It’s been an interesting week further exploring the topic of Social Networking and Customer Service. Having a background in database, BI and now search technologies, I have been through my fair share of hype cycles, so am working on getting a better sense of the current state of the application and technology space. It is little surprise that Gartner places Social CRM: Customer Service at the peak of the hype cycle for Social Software (2009) with 2 to 5 years lead time to mainstream adoption and the related Social CRM: Community Marketing as on the rise with 5 to 10 years to mainstream adoption.
There is certainly no shortage of debate on the definition, scope and relative viability of social CRM (SCRM). Check out Social CRM: Strategy, Technology or Passing Fad? by Bob Thompson, for a recent opinion and some cross references to others’ thoughts. It’s clear that interest and momentum is high but plenty of room remains for clarification. I, for one, would like to see more in the way of reference use cases across CRM and adjacent functions to better understand processes, data usage and interdependencies. I just can’t imagine adoption hitting stride until companies can see how functional pieces and related data need fit together. All you have to do is take a look at Gartner’s rather crowded Social Software hype cycle to get a sense of potential process and data overlaps and the accompanying urge to tap the breaks a bit. Paul Greenberg, a regular contributor to ZDNet, promises more discussion on related business models and strategies..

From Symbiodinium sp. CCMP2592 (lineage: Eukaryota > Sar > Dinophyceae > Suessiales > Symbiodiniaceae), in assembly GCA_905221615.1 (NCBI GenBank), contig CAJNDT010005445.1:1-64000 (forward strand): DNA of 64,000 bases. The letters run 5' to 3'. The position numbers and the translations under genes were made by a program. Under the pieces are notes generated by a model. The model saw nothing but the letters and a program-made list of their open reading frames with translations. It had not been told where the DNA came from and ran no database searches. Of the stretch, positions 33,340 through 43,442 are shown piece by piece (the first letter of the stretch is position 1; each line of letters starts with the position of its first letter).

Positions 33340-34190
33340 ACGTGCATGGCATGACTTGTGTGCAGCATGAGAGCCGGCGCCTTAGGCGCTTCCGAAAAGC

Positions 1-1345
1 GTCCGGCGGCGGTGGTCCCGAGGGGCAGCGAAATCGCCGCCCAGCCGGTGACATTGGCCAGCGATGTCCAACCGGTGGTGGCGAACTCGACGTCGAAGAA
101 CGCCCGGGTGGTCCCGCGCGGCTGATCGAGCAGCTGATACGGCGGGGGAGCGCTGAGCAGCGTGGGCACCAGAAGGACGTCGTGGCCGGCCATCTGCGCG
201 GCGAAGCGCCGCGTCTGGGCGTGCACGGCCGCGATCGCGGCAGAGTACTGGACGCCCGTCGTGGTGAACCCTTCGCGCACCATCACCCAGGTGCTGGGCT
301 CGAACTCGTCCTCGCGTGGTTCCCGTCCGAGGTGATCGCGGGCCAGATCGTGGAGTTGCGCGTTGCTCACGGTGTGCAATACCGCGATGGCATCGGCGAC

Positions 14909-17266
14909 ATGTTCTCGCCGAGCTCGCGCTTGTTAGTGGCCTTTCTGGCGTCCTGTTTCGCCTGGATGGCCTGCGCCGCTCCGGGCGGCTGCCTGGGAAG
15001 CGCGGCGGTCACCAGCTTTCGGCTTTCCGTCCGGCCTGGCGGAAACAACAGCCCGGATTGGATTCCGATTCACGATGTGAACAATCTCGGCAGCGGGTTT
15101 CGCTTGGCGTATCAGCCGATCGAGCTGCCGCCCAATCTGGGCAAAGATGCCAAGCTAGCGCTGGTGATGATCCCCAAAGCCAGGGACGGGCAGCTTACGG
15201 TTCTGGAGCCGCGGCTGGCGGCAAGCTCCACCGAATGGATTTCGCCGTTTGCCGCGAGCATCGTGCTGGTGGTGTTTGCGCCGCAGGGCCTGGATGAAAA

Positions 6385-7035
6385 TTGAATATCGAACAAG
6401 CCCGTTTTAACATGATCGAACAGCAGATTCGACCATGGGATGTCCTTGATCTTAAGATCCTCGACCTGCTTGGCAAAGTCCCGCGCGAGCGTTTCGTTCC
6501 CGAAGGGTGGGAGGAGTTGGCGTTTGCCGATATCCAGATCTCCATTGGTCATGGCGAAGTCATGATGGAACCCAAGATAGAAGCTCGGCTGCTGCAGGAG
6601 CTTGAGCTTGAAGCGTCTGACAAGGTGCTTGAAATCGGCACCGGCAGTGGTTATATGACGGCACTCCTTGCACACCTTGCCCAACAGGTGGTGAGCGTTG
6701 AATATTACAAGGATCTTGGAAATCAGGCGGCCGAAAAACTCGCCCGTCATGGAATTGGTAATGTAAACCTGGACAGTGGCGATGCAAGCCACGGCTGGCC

We see that companies are beginning to get a sense of the social conversations that involve their products and services. A subset of those companies is having direct conversations with customers through social media channels. For example, one of my good friends does PR for a video game company and is crushed by the need to address misinformation and negative sentiment and to bring some control to the conversation about his clients. We look forward to going beyond the hype – seeing more examples of how companies are really building the processes and technologies around social CRM.
At Exalead, we’re working on Social CRM related technologies. Constellations is an Exalead Labs experiment that looks at connections between people and between web sites. It presents a graph of related Web sites or people. The experiment is built upon our Web index. The approach to relating people and things is flexible and can be based upon a configurable set of factors.
Windows 7, the newest version of Microsoft Windows, is scheduled to hit the shelves October 22. Worried about how your favorite desktop search application will function if you upgrade? No need to panic! Exalead Desktop is already functional with Windows 7!
Exalead is proud to announce that its ExaLabs Web application Voxalead News has been chosen as a finalist for this year’s Multimedia Grand Challenge in the category of Video Segmentation. This challenge is part of ACM Multimedia Conference, the biggest scientific conference on multimedia applications and will take place in Beijing between October 19th and 24th.